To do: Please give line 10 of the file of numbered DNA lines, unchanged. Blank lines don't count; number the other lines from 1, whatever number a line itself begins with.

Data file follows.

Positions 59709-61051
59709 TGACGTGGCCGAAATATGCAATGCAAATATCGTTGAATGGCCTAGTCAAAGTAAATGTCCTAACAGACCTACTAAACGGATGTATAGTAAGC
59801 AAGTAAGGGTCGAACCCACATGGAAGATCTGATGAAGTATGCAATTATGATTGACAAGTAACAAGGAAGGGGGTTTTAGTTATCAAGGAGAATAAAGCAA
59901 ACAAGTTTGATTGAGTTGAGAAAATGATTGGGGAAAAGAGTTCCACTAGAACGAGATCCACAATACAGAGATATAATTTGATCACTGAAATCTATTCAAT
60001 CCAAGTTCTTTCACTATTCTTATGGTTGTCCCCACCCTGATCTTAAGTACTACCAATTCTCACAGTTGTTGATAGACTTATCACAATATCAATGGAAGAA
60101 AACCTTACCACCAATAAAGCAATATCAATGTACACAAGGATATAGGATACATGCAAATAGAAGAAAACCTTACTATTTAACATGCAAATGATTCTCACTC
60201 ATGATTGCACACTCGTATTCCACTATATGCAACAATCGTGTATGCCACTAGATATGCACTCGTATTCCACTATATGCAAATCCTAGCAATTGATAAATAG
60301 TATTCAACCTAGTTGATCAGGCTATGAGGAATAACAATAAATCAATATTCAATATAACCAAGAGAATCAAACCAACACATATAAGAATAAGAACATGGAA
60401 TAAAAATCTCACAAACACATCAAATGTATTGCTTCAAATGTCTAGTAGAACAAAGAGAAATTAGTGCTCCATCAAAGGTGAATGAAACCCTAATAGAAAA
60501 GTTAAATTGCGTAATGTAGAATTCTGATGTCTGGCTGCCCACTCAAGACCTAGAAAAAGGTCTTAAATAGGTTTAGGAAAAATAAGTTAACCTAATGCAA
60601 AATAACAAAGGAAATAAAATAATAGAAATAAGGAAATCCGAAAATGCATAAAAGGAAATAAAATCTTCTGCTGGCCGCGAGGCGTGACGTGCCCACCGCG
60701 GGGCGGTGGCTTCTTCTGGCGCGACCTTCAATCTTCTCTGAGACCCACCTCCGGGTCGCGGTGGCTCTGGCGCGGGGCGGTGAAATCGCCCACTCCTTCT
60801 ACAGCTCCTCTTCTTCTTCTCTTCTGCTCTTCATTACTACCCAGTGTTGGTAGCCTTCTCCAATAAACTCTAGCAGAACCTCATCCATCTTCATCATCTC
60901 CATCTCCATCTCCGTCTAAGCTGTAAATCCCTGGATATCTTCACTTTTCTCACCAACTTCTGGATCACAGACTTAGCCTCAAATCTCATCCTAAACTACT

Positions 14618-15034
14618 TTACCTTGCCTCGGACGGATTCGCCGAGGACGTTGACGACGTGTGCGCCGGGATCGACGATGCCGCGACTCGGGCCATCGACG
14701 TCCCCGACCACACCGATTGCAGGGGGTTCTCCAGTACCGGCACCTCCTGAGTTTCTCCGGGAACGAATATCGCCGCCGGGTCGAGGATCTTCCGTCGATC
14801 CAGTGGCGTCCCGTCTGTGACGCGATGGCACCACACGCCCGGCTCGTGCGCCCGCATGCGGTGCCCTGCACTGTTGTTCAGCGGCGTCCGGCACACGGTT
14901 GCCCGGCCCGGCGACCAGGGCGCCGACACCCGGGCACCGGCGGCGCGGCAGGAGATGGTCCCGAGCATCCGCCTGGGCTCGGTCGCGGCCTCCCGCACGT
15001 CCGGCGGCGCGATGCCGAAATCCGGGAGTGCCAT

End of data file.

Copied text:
60501 GTTAAATTGCGTAATGTAGAATTCTGATGTCTGGCTGCCCACTCAAGACCTAGAAAAAGGTCTTAAATAGGTTTAGGAAAAATAAGTTAACCTAATGCAA